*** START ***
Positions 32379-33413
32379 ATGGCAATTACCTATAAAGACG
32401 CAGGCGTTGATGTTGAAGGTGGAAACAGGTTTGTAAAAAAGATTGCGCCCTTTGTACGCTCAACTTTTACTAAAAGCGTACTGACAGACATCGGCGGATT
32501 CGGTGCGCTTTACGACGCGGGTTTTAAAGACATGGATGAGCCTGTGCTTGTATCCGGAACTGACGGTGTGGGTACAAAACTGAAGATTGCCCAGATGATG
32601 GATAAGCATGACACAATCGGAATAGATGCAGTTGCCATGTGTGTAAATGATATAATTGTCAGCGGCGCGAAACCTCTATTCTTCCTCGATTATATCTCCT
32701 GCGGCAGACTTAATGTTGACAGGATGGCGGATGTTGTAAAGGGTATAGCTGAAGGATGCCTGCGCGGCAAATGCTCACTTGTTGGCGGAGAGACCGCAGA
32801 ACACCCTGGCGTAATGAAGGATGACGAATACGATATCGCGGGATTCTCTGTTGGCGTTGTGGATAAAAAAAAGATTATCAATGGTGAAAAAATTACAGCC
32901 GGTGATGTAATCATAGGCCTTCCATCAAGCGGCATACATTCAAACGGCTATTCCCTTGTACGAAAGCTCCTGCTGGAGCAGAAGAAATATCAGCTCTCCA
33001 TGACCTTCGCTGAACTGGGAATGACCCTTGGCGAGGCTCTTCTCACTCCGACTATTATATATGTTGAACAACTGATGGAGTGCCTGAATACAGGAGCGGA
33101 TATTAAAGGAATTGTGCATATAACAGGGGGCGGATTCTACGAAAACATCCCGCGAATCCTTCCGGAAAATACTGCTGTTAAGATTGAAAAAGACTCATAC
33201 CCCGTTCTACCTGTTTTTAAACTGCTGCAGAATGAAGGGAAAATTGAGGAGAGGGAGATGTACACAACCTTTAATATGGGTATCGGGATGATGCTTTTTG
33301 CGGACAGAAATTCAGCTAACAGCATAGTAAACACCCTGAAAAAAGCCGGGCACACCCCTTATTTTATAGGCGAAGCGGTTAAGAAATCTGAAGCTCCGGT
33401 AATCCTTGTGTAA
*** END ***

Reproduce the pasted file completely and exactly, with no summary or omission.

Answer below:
Positions 32379-33413
32379 ATGGCAATTACCTATAAAGACG
32401 CAGGCGTTGATGTTGAAGGTGGAAACAGGTTTGTAAAAAAGATTGCGCCCTTTGTACGCTCAACTTTTACTAAAAGCGTACTGACAGACATCGGCGGATT
32501 CGGTGCGCTTTACGACGCGGGTTTTAAAGACATGGATGAGCCTGTGCTTGTATCCGGAACTGACGGTGTGGGTACAAAACTGAAGATTGCCCAGATGATG
32601 GATAAGCATGACACAATCGGAATAGATGCAGTTGCCATGTGTGTAAATGATATAATTGTCAGCGGCGCGAAACCTCTATTCTTCCTCGATTATATCTCCT
32701 GCGGCAGACTTAATGTTGACAGGATGGCGGATGTTGTAAAGGGTATAGCTGAAGGATGCCTGCGCGGCAAATGCTCACTTGTTGGCGGAGAGACCGCAGA
32801 ACACCCTGGCGTAATGAAGGATGACGAATACGATATCGCGGGATTCTCTGTTGGCGTTGTGGATAAAAAAAAGATTATCAATGGTGAAAAAATTACAGCC
32901 GGTGATGTAATCATAGGCCTTCCATCAAGCGGCATACATTCAAACGGCTATTCCCTTGTACGAAAGCTCCTGCTGGAGCAGAAGAAATATCAGCTCTCCA
33001 TGACCTTCGCTGAACTGGGAATGACCCTTGGCGAGGCTCTTCTCACTCCGACTATTATATATGTTGAACAACTGATGGAGTGCCTGAATACAGGAGCGGA
33101 TATTAAAGGAATTGTGCATATAACAGGGGGCGGATTCTACGAAAACATCCCGCGAATCCTTCCGGAAAATACTGCTGTTAAGATTGAAAAAGACTCATAC
33201 CCCGTTCTACCTGTTTTTAAACTGCTGCAGAATGAAGGGAAAATTGAGGAGAGGGAGATGTACACAACCTTTAATATGGGTATCGGGATGATGCTTTTTG
33301 CGGACAGAAATTCAGCTAACAGCATAGTAAACACCCTGAAAAAAGCCGGGCACACCCCTTATTTTATAGGCGAAGCGGTTAAGAAATCTGAAGCTCCGGT
33401 AATCCTTGTGTAA